Orphaned Children

 

For children from China, Myanmar and West Bank, we are unable to display their profiles online due to government regulations. If you prefer to sponsor children from these countries, please fill up this form for us to send you child profiles.

The U.N defines an orphan as a child who has lost one or both parents. These children have lost or have been abandoned by one or both parents.
 

Hi, my name is Abiti.

I am a 9-year-old boy from Ethiopia.

I lost my father.

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Hi, my name is Somrach.

I am a 10-year-old boy from Cambodia.

I lost my mother.

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Hi, my name is Madushan.

I am a 10-year-old boy from Sri Lanka.

My father abandoned me.

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Hi, my name is Biruk.

I am a 10-year-old boy from Ethiopia.

I lost my father.

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My name is Abiti

My birthday is on 13 Feb 2012
My favourite subject is None
I like playing Hide and seek

Ethiopia, Yaya Gulele ADP

World Vision Singapore has been funding Yaya Gulele ADP since its inception in 2007. Working in tandem with national governmental policies and other agencies for the eradication of poverty and transformational development in Ethiopia, this programme seeks to help families in the target areas achieve livelihood security on a sustainable basis.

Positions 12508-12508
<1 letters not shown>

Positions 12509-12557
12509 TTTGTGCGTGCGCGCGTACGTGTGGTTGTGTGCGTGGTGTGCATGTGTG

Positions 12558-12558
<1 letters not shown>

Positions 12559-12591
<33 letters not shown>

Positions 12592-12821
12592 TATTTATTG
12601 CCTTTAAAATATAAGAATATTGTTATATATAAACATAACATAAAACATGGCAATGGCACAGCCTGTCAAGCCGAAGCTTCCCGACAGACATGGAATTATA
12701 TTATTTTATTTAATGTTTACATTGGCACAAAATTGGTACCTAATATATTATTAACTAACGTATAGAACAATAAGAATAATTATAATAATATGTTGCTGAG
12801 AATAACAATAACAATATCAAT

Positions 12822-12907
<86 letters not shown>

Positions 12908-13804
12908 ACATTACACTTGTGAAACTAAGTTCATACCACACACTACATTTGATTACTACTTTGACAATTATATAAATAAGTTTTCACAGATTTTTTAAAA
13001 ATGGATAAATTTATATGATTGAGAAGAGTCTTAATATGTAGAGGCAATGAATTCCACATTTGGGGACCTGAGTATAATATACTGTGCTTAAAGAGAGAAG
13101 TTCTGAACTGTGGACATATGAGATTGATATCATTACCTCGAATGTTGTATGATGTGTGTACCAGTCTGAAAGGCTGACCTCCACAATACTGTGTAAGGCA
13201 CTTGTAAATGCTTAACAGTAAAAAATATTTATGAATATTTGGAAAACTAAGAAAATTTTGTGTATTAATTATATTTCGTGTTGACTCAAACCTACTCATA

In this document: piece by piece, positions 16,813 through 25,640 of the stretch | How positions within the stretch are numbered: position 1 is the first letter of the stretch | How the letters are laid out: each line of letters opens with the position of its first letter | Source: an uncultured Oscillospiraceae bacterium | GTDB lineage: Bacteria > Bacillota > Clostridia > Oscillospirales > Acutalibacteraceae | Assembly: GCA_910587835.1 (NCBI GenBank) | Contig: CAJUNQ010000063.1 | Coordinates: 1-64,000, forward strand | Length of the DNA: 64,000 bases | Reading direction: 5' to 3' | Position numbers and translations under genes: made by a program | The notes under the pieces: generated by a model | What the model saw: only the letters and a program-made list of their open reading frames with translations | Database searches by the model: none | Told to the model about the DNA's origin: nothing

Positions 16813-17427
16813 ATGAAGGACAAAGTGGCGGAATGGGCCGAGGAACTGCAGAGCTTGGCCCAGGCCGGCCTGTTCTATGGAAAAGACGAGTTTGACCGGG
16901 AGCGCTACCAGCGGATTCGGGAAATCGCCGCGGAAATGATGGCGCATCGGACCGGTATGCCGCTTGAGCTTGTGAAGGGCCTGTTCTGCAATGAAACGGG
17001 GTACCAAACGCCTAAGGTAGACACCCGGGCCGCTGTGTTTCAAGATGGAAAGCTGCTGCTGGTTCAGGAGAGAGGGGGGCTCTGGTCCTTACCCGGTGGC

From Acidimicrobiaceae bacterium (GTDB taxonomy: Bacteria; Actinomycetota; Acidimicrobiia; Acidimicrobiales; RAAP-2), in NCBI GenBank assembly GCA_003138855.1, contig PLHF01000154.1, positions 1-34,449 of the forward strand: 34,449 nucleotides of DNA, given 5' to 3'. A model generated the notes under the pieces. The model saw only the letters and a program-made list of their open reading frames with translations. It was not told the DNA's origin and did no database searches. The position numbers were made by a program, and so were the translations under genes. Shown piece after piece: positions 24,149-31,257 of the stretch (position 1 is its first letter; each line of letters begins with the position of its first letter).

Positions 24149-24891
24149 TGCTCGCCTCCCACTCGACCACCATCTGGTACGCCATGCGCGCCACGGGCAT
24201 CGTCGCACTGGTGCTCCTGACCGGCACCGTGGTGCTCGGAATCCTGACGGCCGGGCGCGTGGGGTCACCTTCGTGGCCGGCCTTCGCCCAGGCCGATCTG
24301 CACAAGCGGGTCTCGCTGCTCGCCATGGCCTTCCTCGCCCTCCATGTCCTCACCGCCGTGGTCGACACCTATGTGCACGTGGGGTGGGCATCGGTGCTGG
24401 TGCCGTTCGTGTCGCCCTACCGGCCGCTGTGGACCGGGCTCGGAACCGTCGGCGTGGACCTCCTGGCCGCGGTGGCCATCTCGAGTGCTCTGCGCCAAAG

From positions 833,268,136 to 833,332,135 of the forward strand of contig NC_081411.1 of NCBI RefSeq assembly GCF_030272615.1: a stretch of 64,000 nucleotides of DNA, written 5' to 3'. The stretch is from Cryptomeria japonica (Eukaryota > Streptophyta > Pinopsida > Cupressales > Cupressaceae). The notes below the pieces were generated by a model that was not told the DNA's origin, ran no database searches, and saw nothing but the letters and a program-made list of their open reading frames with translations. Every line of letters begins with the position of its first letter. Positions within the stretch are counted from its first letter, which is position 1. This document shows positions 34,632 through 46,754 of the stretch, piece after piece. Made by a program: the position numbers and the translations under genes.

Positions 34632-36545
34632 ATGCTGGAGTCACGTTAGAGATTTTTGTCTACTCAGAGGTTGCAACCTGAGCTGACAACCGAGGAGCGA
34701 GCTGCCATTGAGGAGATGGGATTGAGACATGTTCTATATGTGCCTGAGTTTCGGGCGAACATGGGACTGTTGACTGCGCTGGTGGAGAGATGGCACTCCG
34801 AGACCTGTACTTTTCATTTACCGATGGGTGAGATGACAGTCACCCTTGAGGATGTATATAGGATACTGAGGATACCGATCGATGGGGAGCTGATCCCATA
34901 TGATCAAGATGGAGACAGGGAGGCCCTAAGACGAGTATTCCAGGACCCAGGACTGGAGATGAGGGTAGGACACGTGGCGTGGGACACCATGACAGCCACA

Ethiopia ranks 173 out of 189 countries on the 2017 Human Development Index. The average household income is US$100 per month and 34.7% of the population live below the poverty line. A majority of the population are farmers engaged in mixed cultivation and livestock rearing. 

In Yaya Gulele ADP, more than 50% of children have not gained functional literacy. Inadequate school materials and limited access to updated teaching methodologies contribute to students not being engaged in school. As such, they prefer to do income generating activities like farming instead of going to school.

Also, there is a high level of need in the areas of healthcare, sanitation and clean water. The causes are poor sanitation practices, poor waste disposal and open defecation. Due to the inability to have a balanced diet and age appropriate food, mothers and children are malnourished.

My name is Somrach

My birthday is on 6 Sep 2010
My favourite subject is National language
I like playing Play cooking

Cambodia, Kirivong ADP

World Vision has been working in Takeo province since 1997. Originally, the Area Development Programme (ADP) covered only two of twelve communes in Kirivong District. From October 2014, the ADP expanded its target area to another commune, Kiri Chong Kaoh, so as to impact a greater number of children and their families. Kirivong ADP now covers 27 villages in three communes.

Most of the people in Kirivong ADP are engaged in rice farming, and some families also raise animals such as cows, pigs and chickens. But the community faces food shortages three to six months a year.